George Scales, Plaintiff-appellant, v. Mississippi State Parole Board, et al., Defendants-appellees, 831 F.2d 565 (5th Cir. 1987)Annotate this Case
George Scales, pro se.
Edwin Lloyd Pittman, Atty. Gen., Robert L. Gibbs, Asst. Atty. Gen., Jackson, Miss., Leonard Vincent, Parchman, Miss., for defendants-appellees.
Appeal from the United States District Court for the Northern District of Mississippi.
Before GEE, GARWOOD, and JONES, Circuit Judges.
Petitioner, presently incarcerated on two life sentences for two counts of murder, filed a pro se complaint attacking the denial of parole and asserting that he is being denied equal protection and due process of law under the fourteenth amendment in that the Mississippi Parole Statute is unconstitutional. The district court dismissed on the dual bases that the statute is not unconstitutional and that petitioner's complaint directed to his own parole determination sounds in habeas corpus and requires exhaustion of state remedies. We affirm.
After the district court affirmed the magistrate's recommendation in this case, the Supreme Court decided Board of Pardons v. Allen, --- U.S. ----, 107 S. Ct. 2415, 96 L. Ed. 2d 303 (1987), in which it held that a Montana statute providing that the State Board of Pardons "shall release on parole ... any person confined in the Montana State Prison ... when in its opinion there is reasonable probability that the prisoner can be released without detriment to the prisoner or the community" (emphasis added) creates a liberty interest sufficient to trigger due process protections. Because the Mississippi parole statute calls for discretionary rather than mandatory action on the part of the Mississippi Parole Board, Allen does not, in our view, significantly modify this Court's previous holding that the statute creates no due process entitlement. See Irving v. Thigpen, 732 F.2d 1215 (5th Cir. 1984). As Irving noted, Miss.Code Ann. Sec. 47-7-3 (1972 and Supp.1986) provides that:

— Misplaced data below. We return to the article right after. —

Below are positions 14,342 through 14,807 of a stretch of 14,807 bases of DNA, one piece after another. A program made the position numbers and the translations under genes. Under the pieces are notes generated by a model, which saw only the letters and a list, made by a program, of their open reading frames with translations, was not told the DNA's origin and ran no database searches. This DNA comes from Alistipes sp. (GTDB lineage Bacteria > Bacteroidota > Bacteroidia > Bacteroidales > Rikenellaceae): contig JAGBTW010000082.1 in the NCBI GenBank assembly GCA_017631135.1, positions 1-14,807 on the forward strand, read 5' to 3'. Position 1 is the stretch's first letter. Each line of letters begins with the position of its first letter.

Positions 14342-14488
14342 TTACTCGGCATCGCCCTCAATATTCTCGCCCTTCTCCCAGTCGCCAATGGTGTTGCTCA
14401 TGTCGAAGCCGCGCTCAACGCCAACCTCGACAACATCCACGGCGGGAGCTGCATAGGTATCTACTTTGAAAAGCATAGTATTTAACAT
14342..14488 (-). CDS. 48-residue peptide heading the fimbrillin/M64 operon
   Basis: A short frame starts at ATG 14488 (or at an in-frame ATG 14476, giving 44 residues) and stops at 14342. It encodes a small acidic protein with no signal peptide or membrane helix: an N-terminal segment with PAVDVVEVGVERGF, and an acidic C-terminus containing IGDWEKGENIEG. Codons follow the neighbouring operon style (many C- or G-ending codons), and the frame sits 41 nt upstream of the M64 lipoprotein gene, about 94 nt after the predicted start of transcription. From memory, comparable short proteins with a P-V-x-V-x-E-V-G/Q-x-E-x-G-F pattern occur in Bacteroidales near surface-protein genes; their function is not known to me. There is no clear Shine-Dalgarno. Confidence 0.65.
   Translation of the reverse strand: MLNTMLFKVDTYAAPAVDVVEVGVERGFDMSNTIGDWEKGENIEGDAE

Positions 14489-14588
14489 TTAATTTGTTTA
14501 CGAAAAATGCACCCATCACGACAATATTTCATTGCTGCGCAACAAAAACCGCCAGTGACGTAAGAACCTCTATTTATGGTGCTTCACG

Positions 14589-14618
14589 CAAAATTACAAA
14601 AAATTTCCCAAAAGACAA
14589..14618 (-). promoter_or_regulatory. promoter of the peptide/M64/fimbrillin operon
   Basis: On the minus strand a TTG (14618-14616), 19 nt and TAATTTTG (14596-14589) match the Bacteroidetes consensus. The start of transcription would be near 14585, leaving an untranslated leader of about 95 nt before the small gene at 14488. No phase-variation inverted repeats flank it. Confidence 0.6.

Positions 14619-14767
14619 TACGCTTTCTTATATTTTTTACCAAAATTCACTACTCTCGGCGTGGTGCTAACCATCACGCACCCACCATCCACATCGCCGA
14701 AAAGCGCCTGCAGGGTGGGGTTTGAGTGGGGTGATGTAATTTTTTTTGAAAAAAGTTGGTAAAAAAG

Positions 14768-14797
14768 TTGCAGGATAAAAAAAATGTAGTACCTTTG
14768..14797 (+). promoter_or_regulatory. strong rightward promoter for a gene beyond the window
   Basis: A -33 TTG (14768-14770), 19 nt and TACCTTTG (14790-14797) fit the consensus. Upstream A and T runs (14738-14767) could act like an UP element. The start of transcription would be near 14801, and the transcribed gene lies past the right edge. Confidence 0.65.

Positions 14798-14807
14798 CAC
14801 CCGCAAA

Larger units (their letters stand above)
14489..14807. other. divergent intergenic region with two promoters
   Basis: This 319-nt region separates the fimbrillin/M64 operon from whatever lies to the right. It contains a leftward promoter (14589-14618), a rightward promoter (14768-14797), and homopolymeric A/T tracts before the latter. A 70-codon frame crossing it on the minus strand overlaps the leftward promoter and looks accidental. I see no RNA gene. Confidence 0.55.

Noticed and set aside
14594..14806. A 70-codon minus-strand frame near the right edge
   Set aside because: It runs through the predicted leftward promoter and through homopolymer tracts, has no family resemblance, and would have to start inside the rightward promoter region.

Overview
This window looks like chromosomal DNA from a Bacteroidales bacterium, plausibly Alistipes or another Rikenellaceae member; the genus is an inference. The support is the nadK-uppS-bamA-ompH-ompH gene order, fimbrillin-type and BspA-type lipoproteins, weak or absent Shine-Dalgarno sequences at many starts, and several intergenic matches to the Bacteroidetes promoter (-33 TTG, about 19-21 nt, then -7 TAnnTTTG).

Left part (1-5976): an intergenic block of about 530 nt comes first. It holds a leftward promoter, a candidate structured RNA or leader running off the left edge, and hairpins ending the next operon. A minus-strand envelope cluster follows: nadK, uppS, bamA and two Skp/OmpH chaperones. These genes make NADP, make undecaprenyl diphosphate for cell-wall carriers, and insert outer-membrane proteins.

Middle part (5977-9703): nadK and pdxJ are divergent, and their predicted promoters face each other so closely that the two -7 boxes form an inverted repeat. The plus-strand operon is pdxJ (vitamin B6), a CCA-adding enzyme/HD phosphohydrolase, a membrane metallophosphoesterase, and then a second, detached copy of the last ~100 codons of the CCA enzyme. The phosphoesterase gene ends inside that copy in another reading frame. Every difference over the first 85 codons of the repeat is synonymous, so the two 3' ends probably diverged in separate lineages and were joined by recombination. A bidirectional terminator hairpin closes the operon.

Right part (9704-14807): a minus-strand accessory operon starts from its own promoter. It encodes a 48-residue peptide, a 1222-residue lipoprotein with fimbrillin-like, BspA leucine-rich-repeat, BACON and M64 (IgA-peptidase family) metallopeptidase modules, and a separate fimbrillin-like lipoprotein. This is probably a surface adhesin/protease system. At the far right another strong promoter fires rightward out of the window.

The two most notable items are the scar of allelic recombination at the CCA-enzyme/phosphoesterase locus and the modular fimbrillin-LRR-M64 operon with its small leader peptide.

(1) Every prisoner ... whose record of conduct shows that such prisoner has observed the rules of the penitentiary, and who has served not less than one-fourth ( 1/4) of the total of such term or terms for which such prisoner was sentenced, or, if sentenced to serve a term or terms of thirty (30) years or more, or, if sentenced for the term of the natural life of such prisoner, has served not less than ten (10) years of such life sentence, may be released on parole ..."
(emphasis added). The Montana statute, like the Nebraska statute examined earlier by the Supreme Court in Greenholtz v. Nebraska Penal Inmates, 442 U.S. 1, 99 S. Ct. 2100, 60 L. Ed. 2d 668 (1979), stated that parole shall be granted in accordance with certain statutorily specified conditions. Mont.Code Ann. Sec. 46-23-201 (1985). The distinction between whether a prisoner shall or may be given parole critically differentiates his expectation of release, and hence his rights under the due process clause of the fourteenth amendment. In Mississippi, the absolute discretion conferred on the Parole Board affords a prisoner no constitutionally recognized liberty interest. Petitioner's first contention therefore fails.1
To the extent petitioner is seeking a reduction of the length of his sentence (he asserts his state sentences should not be run consecutively), this presents a matter to be determined in the first instance on application for habeas corpus, prior to which petitioner must exhaust his state remedies.
We therefore AFFIRM the decision of the district court dismissing petitioner's constitutional claims but dismissing without prejudice his unexhausted habeas claim.
Petitioner's additional contention that he is denied equal protection because only one black person is a member of the Mississippi Parole Board is meritless